• Carl

    +1 Marsh
    Also, it might be interesting to look at what competition shooters do. I’d guess that they all just drop their empties.
    Obviously competition is not combat, but the point is that you’ll be slower if you retain your empties than if you don’t, regardless of your activity. Competition shooters are free to use whatever method is best.

    By the way, if you have the first magazine tied to the gun in a combat situation, do you stop shooting when the second magazine runs out? I mean, you can’t really remove it from your gun if it isn’t tied to it, right?

    Again, this is so silly it must have been thought up by some pencil pushing bureaucrat.

  • Sal

    I think the retention lanyard is to deal with an accidental release of a magazine during a firefight, particularly at night or in darkness. Having an lanyard would facilitate recovery rather than fumbling around to pull a new magazine out of a pouch.

  • gunslinger

    If they were all that worried about losing mags, perhaps all NATO countries should adopt C-mags as standard issue.

  • subase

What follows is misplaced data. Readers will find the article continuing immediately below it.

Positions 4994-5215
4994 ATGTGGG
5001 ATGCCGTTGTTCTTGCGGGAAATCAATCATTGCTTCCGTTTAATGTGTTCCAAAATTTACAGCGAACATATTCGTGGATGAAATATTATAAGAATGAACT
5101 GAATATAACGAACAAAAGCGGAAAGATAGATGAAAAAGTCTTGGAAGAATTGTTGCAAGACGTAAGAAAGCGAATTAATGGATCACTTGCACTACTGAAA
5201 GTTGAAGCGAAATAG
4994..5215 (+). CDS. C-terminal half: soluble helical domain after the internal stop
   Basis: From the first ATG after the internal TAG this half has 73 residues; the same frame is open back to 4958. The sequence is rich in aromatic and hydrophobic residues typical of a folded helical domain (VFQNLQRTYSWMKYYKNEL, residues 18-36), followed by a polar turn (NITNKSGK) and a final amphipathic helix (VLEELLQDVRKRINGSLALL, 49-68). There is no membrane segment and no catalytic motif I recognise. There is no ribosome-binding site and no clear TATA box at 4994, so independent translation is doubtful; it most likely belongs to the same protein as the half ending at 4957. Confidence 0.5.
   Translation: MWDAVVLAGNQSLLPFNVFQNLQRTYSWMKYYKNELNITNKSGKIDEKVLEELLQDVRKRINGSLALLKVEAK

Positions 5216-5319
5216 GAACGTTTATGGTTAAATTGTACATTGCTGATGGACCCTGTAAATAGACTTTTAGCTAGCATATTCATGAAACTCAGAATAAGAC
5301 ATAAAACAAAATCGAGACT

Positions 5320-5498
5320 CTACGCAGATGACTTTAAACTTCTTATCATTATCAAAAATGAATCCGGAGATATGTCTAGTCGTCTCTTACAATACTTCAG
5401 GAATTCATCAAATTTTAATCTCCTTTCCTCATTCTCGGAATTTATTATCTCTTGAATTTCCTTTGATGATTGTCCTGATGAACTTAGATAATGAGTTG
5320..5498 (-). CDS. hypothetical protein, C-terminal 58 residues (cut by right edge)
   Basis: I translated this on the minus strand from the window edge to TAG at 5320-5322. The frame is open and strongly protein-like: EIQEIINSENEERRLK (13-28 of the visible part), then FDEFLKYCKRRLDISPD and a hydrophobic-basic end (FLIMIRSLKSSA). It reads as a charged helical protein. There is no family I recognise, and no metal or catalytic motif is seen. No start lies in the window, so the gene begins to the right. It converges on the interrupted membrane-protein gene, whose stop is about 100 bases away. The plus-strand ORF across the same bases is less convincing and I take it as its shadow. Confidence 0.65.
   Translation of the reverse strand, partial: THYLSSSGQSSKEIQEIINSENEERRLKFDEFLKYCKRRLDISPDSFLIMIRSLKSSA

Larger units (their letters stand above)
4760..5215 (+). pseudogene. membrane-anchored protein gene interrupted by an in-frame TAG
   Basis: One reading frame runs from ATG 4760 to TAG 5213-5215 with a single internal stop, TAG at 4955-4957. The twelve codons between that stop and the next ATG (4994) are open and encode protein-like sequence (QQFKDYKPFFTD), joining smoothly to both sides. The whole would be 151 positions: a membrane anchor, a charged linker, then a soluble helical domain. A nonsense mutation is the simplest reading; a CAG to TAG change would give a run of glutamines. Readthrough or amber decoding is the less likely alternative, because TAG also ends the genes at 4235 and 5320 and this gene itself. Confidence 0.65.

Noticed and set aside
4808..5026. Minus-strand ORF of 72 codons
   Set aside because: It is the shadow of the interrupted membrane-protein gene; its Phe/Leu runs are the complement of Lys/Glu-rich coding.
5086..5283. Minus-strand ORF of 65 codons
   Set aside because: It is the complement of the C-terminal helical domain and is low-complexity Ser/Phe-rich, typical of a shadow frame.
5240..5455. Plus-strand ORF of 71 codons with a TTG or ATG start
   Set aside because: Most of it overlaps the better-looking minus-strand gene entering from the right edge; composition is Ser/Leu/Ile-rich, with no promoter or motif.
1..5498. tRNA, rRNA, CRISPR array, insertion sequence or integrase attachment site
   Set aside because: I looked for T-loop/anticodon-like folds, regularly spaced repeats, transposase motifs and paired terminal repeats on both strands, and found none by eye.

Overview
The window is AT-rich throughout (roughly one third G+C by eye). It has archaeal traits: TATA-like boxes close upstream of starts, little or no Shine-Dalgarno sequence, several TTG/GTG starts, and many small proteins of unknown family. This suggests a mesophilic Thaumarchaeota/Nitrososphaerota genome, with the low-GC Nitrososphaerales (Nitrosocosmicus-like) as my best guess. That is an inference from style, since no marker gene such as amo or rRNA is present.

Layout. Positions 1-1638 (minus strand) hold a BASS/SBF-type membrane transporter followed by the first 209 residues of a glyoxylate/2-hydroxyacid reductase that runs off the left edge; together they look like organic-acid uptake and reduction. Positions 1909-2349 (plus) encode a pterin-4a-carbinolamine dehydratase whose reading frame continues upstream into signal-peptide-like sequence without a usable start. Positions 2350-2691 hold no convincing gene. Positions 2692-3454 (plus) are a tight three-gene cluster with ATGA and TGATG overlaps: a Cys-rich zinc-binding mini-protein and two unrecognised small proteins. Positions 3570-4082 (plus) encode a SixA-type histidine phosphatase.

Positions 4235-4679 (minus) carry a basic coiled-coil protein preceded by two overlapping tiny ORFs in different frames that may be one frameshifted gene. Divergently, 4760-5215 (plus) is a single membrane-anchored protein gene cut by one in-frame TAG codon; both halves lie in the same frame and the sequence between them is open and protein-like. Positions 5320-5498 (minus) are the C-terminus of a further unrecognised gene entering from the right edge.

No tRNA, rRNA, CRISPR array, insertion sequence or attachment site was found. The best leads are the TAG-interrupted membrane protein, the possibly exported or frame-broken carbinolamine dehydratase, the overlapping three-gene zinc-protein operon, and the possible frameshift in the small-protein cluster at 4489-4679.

Reduce noise of the magazine dropping really? Why not just stash it in your pockets like your supposed to, not to mention a dangling magazine knocking against things doesn’t sound too stealthy to me.

    The reason they are doing it is mainly to speed up magazine changes without losing a magazine each time. Thats it. Although I can’t comment on the helicopter theory.

    They aren’t doing it for the IDF reasons, which are largely due to needing weapons to be kept unloaded.

    They aren’t taping mags together, since that inhibits the ability of stashing them. And is slightly cumbersome, since it requires reloading techniques different from the normal.

    This is the best of both worlds, with the elastic tape they can easily just rip the magazine off if if they really want to stow it.

  • Destroyer

    here’s a remedy: a dump pouch.

  • Gustavo

    I worked with Kiwi Parachute company in the mid 90’s.They use to attach their mag by string to their Steyr rifles.I think it was their SOP and they loved it.Made for faster mag change at initial contact.Its just a Kiwi thing.

  • Have a look at this photo-

    http://www.3news.co.nz/Portals/0-Articles/144187/sasB.jpg

    It appears that the “string” is actually a proper retention lanyard, similar to those used by many nowadays on pistols.

    Interesting.